On March 14th, I was supposed to join a panel discussion at Bryn Mawr Presbyterian Church (BMPC) to discuss “Living, Planning, Dying – Well: Getting Your Affairs in Order”. Unfortunately, it had to be rescheduled to September due to the current situation with COVID 19. Since the panel discussion and presentation could not go forward as originally planned, I thought in the meantime, I could give a preview of what is to come in September.
First, I would like to thank the organizers at BMPC for putting this together. It was thoughtful and well planned out. The speakers included myself, an elder law and estate planning attorney, the owner of a local funeral home, the executive director of Narberth Ambulance, Aimee Gusitis, a caregiver consultant, and the pastor of BMPC. As part of the materials, each person will receive a planning guide explaining key terms and who to reach out to in the financial, legal and health care community for help making decisions.
Part of my presentation was to focus on the importance of not just documents as part of your estate plan, but actually having a plan. The documents are important – they lay out your wishes in writing. They are witnessed and notarized, legal documents. But having a plan that you discuss with your family is just as important. If your family does not know of understand your wishes, the documents do not do anything but provide literally the guidance that is written on the pages. For example, a living will is a fairly simple document. It can be two to three pages, sometimes more, sometimes less. But it conveys a great deal of importance. If your family understands your wishes, how you want to be treated in advance because you have had those conversations over time, then when the time comes things will be easier for everyone. They will not have to guess at the meaning, they will not have to feel guilty if they would have chose differently than you because you had expressed your desires and wishes in advance. Also, keep in mind, that the living will does not have to be followed by the patient. He or she can change their mind at anytime. It is a guide, to speak for them when they cannot do so for themselves.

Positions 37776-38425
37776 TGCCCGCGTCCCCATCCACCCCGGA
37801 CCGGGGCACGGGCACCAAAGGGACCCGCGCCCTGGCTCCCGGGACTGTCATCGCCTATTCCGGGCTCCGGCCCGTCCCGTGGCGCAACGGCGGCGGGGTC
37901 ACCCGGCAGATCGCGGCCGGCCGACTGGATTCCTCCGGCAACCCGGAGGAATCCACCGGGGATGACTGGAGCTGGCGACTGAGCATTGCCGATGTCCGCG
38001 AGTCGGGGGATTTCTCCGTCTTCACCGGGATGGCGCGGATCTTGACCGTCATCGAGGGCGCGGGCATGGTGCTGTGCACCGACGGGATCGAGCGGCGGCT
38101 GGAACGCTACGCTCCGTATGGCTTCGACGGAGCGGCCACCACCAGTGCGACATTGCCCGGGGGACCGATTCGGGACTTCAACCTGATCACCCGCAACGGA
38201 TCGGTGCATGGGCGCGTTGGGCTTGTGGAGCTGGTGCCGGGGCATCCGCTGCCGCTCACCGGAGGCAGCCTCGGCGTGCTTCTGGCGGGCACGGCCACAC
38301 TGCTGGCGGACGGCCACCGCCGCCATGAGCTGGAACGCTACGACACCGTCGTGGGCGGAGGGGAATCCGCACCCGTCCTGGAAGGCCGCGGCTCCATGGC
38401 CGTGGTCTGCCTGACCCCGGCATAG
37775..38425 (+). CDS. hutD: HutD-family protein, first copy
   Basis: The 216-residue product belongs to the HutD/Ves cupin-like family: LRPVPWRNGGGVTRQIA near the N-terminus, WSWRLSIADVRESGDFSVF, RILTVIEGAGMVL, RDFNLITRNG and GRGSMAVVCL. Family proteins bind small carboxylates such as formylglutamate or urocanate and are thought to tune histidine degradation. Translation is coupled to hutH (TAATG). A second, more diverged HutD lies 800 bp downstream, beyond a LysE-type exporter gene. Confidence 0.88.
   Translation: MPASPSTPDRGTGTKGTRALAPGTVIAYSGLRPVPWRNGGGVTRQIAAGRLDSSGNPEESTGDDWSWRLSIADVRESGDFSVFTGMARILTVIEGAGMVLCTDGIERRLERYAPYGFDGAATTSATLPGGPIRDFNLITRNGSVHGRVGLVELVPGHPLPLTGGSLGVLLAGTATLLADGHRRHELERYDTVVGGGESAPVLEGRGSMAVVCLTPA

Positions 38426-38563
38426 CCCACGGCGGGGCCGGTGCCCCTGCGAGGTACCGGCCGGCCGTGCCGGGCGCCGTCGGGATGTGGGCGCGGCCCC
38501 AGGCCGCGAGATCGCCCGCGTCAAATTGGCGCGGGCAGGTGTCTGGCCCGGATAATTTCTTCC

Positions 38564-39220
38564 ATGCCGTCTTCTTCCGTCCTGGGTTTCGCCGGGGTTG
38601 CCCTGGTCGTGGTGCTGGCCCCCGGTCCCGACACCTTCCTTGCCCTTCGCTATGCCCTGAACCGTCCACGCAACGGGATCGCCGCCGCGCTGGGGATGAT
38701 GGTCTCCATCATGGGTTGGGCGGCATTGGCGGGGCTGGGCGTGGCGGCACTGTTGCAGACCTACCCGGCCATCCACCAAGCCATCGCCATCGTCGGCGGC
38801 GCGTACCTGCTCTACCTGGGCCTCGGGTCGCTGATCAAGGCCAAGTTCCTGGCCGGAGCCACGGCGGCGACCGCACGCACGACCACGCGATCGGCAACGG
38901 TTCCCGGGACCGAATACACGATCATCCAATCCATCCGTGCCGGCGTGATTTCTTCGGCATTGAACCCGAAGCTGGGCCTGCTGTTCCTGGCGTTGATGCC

A will is also important for the obvious reason that it will dispose of your assets, but more importantly, if you have minor children, name guardians. This in my opinion, is the most important function of a will. However, as you get older, your will needs to be updated. The needs and priorities change from naming a guardian, to ensuring that if something happens to you or your spouse, or a child, and one of them is receiving government benefits, how do we prevent them from having those benefits disrupted if receiving an inheritance. Special needs planning is more prevalent than you think. This applies too when a spouse is on Medicaid in a nursing home. If the healthy spouse passes first, and the other spouse inherits (especially if we did some prior medicaid asset protection planning), this is an issued that can be avoided by updating the wills with the appropriate language.
As has been mentioned in the previous blog post, this is a challenging time for everyone. However, planning is more crucial than ever. The current process and status of will signings is evolving. I am working with clients now to prepare their estate plans, with the hope that we can execute the documents soon. It needs to be done in a safe environment for all. Please feel free to contact me at firstname.lastname@example.org to set up a conference call or video chat to discuss creating or updating an estate plan, or any questions you may have. Also, once the new date for the BMPC event is set, I will send out the event information.